Here the word refers to the idea of being overwhelmed, covered with suffering and not with water. Jesus is said to be immersed in suffering.

4. Baptism of fire (Matthew 3:11; I Corinthians 3:13)

This was a reference to testing and judgment. In I Corinthians Paul says that the work of the saved will be tested by fire, judged as it were. For the unsaved the fire of judgment is punishment and suffering (immersed in suffering).

5. Baptism with or in the Holy Spirit (John 1:33)

This is a reference to Jesus giving the Spirit to others. This is also a fulfillment of an Old Testament promise. Peter quotes the prophet Joel in saying that when the Messiah would come, this promise would be fulfilled (Acts 2:17).

So how exactly did Jesus fulfill this baptism with the Holy Spirit, this covering or immersing of His disciples with the Holy Spirit? He did it in different ways depending on the time period:

A. During the time before His coming

In the Old Testament only a few were baptized or immersed with the Holy Spirit. Patriarchs, leaders and prophets were empowered to minister to God's people in special ways, but this was rare and only a few were so blessed.

B. During the time of Jesus' ministry

Jesus Himself was filled with the Holy Spirit at His baptism and by His presence He blessed others with the manifestations of the Holy Spirit. His miracles showed the Spirit's power; His teachings revealed the Spirit's word.

C. After Jesus' resurrection

After His resurrection Jesus gave the Holy Spirit in three ways:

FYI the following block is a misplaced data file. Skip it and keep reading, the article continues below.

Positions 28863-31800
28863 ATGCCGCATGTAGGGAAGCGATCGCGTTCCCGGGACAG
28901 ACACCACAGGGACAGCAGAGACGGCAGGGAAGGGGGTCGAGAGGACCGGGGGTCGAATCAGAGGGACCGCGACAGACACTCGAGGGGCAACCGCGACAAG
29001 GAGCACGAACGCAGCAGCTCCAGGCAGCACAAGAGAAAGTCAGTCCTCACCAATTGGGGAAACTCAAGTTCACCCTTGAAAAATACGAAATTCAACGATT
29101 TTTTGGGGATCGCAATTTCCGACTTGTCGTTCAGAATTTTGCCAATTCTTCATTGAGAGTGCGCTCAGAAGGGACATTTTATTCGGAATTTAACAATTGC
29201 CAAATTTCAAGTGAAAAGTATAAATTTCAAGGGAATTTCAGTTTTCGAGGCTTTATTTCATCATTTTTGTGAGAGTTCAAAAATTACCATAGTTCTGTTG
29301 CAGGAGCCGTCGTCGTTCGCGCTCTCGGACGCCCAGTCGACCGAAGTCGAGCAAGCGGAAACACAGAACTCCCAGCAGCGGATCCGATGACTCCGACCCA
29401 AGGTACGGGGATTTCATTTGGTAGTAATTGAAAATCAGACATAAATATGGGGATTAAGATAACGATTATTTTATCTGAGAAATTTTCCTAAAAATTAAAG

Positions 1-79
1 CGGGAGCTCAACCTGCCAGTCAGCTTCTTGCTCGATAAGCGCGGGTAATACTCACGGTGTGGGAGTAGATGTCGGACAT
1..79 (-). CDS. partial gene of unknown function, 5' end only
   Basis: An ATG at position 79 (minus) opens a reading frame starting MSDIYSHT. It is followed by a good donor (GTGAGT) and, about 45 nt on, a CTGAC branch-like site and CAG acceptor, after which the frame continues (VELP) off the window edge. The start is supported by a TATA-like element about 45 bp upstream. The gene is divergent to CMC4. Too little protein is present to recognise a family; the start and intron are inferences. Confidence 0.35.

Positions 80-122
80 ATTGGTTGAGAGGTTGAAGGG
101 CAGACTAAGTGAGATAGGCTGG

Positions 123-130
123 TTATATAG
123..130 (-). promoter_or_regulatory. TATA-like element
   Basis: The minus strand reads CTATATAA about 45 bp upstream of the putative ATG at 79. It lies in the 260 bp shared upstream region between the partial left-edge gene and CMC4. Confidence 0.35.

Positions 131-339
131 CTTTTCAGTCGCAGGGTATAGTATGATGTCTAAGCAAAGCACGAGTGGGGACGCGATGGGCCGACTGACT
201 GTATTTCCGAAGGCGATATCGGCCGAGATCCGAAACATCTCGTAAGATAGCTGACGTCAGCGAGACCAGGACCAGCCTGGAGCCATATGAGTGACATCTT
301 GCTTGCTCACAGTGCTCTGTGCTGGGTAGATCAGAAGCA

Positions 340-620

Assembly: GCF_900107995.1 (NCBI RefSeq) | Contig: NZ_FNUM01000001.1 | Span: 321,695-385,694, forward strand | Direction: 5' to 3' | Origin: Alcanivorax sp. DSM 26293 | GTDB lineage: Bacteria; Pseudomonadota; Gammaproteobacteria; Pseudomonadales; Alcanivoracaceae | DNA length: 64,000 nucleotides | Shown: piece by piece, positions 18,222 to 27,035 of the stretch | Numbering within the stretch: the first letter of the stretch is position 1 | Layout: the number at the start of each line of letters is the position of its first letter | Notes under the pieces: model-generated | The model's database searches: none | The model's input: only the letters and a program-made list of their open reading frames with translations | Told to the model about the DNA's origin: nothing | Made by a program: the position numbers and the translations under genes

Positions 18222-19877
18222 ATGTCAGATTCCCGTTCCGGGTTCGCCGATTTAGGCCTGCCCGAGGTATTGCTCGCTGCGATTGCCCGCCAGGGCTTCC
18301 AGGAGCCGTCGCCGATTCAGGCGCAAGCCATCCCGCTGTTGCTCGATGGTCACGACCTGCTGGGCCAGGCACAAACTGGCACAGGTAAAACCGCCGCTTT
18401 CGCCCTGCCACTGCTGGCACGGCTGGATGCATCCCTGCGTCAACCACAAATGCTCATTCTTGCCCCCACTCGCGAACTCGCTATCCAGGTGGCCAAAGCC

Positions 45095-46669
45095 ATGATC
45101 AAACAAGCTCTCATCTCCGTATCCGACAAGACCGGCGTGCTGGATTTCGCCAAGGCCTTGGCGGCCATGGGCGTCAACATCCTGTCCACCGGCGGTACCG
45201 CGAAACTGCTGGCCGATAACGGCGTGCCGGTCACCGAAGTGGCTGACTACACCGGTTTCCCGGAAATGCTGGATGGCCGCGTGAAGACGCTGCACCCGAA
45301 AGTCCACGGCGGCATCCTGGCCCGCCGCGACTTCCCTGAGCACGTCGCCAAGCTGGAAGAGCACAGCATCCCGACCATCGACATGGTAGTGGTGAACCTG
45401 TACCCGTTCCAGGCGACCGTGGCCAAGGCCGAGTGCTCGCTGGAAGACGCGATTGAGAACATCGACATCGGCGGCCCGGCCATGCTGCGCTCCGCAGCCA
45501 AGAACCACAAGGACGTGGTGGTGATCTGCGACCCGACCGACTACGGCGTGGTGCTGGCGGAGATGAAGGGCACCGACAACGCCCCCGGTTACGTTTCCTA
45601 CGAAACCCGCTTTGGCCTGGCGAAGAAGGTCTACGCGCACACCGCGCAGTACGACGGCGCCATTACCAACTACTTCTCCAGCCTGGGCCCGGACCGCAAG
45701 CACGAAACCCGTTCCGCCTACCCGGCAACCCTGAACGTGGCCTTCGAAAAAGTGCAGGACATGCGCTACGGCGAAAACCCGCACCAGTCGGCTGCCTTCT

1. He gave the Holy Spirit to His Apostles and they gave it to some disciples to empower them to do miracles and thereby confirm that their preaching was true (Acts 2:1-4).
  2. He gave to everyone who believed in Him and obeyed the gospel in repentance and baptism the Holy Spirit to dwell within them (Acts 2:38). (Note: The difference between indwelling and empowerment. Having one did not give the other.)
  3. He poured forth the Holy Spirit on the entire world by providing the Holy Spirit's Word in the Bible, available for all (II Timothy 3:16).

And so when we speak of the baptism with or in the Holy Spirit, we are speaking of Jesus giving the Spirit to others in these different ways during these different time periods.

6. New Testament baptism or the baptism of Jesus (Mark 16:16)

Of all the baptisms mentioned, this is the one that we still do and must do today.

The baptism of Jesus was authorized by Him in Matthew 28:18-20. It was required by everyone who believed in His resurrection (Acts 2:38). Among other things, it was and is performed for the forgiveness of sins and the reception of the Holy Spirit. This is the only baptism now required; the only baptism left (Ephesians 4:5).

Jesus' baptism eliminates and supersedes all others: